Public Transportation in Ctg: No care for health guidelines | The Daily Star
12:00 AM, August 15, 2020 / LAST MODIFIED: 01:54 AM, August 15, 2020

Public Transportation in Ctg: No care for health guidelines

Transport workers, passengers blame each other

Health guidelines are not being followed in public transports in Chattogram, increasing the risk of worsening coronavirus situation.

The government has instructed transport owners and workers to carry passengers half of the vehicle's capacity and to keep one of every two seats vacant to maintain social distance. It has also increased fare 60 percent so that vehicle owners do not incur loss.

The instructions were followed only for around 15 days in Chattogram after it were imposed, said locals.

According to transport leaders, around 1,200 mini buses and 2,000 human hauliers ply on 12 routes in the port city every day.

Passengers and transport workers blame each other for the violation of health rules.

"When the government decided to resume public transports with following health directives, we appreciated the move. Even we also accepted to pay 60 percent additional fare," said Abdus Sattar Roni, general secretary of South Chattogram Passengers' Welfare Association."

"The transport workers followed the rules for two to three weeks and thereafter they started taking passengers like in the past without maintaining physical distance," he said.

Now they take passengers as many as they can with that extra fare, he added.

"The drivers do not start vehicles until all the seats are filled up," he told The Daily Star. "When any passenger protests, they are humiliated by transport workers," Roni said.

Sulata Chowdhury, a resident from Chawkbazar, said she faced such a situation in a bus while she was going to New Market from her residence on Wednesday. "When I protested, they asked me to get down…"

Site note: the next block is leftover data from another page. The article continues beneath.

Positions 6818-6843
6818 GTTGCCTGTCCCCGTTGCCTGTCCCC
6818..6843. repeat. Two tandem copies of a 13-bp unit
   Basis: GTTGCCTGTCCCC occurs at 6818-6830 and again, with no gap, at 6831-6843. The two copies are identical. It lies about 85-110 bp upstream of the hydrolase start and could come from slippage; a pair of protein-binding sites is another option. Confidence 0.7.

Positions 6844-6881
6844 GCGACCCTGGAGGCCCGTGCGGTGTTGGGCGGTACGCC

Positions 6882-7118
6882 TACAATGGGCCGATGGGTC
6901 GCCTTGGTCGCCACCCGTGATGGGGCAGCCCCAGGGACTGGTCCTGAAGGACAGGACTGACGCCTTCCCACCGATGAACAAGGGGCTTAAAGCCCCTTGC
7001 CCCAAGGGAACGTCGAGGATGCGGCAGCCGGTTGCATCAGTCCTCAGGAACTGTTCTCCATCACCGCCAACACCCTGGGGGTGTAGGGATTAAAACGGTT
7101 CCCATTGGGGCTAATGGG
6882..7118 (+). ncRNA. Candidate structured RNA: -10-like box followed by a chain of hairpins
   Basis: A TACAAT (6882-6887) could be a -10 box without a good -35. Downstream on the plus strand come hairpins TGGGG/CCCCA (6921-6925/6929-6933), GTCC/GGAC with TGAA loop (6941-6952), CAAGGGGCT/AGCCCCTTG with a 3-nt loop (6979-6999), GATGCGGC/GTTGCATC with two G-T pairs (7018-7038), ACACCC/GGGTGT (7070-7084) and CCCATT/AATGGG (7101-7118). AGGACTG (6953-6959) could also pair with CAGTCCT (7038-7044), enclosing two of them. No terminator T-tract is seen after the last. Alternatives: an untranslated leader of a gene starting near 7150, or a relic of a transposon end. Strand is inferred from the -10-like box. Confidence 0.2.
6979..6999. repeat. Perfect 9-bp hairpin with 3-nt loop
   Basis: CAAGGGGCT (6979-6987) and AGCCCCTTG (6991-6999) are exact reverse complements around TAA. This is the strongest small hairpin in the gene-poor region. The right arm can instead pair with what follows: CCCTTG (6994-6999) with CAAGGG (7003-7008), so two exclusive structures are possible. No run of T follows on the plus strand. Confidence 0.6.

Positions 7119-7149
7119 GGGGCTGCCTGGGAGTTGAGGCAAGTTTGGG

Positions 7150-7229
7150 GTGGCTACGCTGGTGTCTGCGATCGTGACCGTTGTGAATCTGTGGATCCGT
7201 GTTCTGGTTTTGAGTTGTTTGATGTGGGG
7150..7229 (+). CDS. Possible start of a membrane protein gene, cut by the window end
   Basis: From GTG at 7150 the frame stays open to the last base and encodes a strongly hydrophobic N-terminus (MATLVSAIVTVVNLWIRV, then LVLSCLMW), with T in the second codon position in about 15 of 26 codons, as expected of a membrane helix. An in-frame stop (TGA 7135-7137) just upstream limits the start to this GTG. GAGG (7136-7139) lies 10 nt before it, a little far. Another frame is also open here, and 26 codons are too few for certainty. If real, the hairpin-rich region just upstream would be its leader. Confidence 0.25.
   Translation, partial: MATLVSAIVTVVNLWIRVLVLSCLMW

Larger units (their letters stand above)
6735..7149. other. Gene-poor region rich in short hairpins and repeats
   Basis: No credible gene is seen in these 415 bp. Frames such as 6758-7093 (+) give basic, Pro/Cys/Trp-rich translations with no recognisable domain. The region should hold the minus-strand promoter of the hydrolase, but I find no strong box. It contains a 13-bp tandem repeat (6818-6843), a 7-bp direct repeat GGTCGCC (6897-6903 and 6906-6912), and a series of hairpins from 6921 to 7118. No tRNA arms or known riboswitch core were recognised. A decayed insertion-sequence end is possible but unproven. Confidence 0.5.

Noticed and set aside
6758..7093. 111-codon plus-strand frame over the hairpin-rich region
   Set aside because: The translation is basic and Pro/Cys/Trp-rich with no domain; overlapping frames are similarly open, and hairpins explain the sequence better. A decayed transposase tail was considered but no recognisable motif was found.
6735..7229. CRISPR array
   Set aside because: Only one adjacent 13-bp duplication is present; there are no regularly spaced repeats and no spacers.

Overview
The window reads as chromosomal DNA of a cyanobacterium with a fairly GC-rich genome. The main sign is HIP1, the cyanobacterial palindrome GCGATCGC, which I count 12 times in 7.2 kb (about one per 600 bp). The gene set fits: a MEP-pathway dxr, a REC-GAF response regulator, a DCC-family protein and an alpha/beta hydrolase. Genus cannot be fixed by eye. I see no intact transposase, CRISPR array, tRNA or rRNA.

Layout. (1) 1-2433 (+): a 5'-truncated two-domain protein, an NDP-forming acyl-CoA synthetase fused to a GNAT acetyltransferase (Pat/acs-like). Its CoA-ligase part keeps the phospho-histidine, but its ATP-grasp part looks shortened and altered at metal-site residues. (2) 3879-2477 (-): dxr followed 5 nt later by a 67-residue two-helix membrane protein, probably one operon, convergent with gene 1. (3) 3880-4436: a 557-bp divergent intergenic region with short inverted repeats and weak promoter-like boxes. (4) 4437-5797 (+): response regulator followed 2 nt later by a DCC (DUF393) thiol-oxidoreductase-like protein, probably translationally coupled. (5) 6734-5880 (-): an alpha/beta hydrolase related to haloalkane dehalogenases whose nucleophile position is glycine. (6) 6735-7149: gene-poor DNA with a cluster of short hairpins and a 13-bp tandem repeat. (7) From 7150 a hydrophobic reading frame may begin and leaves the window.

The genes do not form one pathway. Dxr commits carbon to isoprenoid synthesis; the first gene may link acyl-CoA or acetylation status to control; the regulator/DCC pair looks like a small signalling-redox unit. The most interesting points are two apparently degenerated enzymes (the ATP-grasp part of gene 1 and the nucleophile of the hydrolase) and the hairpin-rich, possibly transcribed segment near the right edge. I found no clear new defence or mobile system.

Transport owners and law enforcement agencies especially the traffic department should be held responsible for the situation, she said.

On the other hand, Imran Hossain, line secretary of Chattogram Auto-rickshaw Auto-tempo Workers' Union, blamed the passengers for violating the rules.

"The passengers do not pay heed to our words when we forbid them to board vehicles violating health rules," he said. "Many of them said, 'there is no more coronavirus...'"

When asked why they charge passengers extra then, Imran said they have nothing to do with the fare set by the government in consultation with the owners.

Contacted, Tarun Dasgupta, general secretary of City Bus Owners' Association, Chattogram, admitted that public vehicles were realising extra fare from passengers.

"We instructed the workers to follow health guidelines and not to realise fare more than 60 percent; but in many cases, we get complaints of violation of the instructions," he said.

Contacted, Ilias Kanchan, chairman of Nirapad Sarak Chai, said health guidelines are actually not being maintained in public transports, posing threat to further deterioration of Covid-19 situation.

Mohammad Shahidullah, deputy commissioner (traffic) of Chattogram Metropolitan Police, said they file around 200 cases a day on different routes against the vehicles for violating traffic and health rules.

"Passengers also have to be aware of health guidelines," he said.

 

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